That solar eclipse (which I was lucky enough to witness on the beach in Charleston South Carolina - it was amazing-) visibly demonstrated two things. First, that molad we announce on the Shabbat preceding Rosh Chodesh represents a theoretical time only, and has absolutely no relationship to any astronomical phenomenon. And second, that the molad and the lunar conjunction are often several hours apart.
Why the molad time is not astronomically correct
The length of the Jewish lunar month is very precise, but alas, not accurate. Or at least not accurate enough. This is because the actual length of a lunar month varies from month to month and from year to year. It is affected by the speed of the earth’s orbit around the sun which changes as the earth gets closer or further away from the sun, and the changing distance of the moon from the earth (neither orbit being perfectly circular). NASA kindly provided a histogram which shows the length of the lunar month over 5,000 years. As you can see, thousands and thousands of lunar months have longer or shorter lengths compared to the mean length of the month.
The actual lunar month is longer than the molad month when the earth is moving at its slowest (the aphelion) and the moon is moving at its fastest (the perigee). In addition, the average length of our solar day (fixed at 24 hours) is getting longer as the tides imperceptibly slow the spin of the earth on its axis. The moon also slows the spin of the earth; every 100 years the day is about 2 milliseconds longer.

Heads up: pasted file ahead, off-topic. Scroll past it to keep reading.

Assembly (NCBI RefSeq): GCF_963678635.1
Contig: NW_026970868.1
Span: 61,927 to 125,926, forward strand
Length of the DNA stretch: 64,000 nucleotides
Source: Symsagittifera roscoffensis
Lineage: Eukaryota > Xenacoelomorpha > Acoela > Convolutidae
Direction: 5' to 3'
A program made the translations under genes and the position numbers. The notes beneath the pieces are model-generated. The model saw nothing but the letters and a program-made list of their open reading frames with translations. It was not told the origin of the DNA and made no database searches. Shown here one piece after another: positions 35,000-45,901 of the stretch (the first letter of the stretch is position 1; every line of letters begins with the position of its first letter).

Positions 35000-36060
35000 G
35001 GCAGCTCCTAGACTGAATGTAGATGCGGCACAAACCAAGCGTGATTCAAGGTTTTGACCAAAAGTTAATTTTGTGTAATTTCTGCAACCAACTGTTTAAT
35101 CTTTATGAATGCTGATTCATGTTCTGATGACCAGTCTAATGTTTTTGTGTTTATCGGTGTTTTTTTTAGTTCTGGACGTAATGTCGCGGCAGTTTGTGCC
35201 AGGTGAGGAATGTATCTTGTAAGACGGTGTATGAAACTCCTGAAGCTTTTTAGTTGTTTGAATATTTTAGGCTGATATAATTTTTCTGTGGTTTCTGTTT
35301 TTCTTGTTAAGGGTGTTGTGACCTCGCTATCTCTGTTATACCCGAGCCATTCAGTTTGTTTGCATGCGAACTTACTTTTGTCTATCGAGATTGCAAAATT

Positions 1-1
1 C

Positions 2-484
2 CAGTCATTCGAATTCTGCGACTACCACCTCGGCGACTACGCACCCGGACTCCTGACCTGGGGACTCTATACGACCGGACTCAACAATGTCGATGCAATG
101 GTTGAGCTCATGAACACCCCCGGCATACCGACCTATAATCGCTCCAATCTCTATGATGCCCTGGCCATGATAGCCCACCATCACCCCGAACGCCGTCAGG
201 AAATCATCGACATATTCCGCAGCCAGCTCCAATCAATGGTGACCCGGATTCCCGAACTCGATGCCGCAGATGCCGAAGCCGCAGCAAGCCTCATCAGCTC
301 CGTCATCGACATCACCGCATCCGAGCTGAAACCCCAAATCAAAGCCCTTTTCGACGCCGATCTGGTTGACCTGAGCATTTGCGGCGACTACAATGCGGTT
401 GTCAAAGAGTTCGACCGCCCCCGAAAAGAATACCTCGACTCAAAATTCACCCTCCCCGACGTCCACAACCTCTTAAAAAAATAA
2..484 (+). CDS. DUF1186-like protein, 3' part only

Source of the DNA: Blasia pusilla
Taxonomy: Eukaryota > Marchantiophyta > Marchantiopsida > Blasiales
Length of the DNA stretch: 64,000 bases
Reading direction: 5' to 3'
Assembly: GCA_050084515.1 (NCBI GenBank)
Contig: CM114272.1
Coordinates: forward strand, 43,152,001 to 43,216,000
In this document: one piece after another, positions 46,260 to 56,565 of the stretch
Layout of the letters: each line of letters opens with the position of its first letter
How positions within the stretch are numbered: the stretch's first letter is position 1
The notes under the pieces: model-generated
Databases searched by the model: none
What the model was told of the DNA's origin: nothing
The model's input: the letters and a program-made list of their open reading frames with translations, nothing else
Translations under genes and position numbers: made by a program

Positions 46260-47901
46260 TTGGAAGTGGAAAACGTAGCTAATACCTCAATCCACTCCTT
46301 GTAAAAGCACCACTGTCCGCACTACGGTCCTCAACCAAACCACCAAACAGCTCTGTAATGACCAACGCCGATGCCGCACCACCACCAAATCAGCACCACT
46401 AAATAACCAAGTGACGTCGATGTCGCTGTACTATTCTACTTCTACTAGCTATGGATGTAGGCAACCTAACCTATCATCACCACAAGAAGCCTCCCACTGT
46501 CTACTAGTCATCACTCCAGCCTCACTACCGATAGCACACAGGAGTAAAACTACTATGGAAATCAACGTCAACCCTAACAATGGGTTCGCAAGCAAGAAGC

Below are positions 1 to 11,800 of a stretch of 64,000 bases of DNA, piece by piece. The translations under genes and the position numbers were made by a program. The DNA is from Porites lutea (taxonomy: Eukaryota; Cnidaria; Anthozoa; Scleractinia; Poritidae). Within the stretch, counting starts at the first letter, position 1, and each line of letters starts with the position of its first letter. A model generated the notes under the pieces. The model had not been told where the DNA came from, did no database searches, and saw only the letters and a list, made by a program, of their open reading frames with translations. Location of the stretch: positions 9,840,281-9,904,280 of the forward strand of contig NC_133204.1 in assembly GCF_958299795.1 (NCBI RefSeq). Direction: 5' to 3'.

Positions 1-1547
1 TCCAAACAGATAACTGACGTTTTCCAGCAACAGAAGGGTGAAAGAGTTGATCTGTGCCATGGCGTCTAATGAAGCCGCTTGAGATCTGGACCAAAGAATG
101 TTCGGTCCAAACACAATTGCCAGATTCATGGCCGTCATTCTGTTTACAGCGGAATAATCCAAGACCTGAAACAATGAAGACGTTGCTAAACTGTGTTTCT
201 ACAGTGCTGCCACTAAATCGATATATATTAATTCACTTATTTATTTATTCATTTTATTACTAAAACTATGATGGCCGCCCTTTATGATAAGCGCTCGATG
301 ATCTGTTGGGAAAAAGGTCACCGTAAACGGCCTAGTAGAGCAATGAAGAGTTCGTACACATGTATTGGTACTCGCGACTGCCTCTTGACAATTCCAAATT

Today the average difference between the traditional moladot and the true mean lunar conjunctions, (referred to the meridian of Jerusalem) range from 2+1/2 hours early (Nisan) to 5 +2/3 hours late (Tishrei, Cheshvan), but the maximum differences range from 12 hours early to 16 hours late.
Sometimes then, the Jewish lunar month is shorter or longer than the actual lunar month, but over time it is not all averaging out. Something remarkable is happening: more and more of the calculated molad lunar months are falling behind the actual new moon. You can see this graphically below, thanks to the clever work of Dr. Irv Bromberg at the university of Toronto. The chart depicts the average relationship between the molad and the actual time of the lunar conjunction. The difference between the red line and the blue curve represents the error of the molad with respect to the actual lunar conjunction.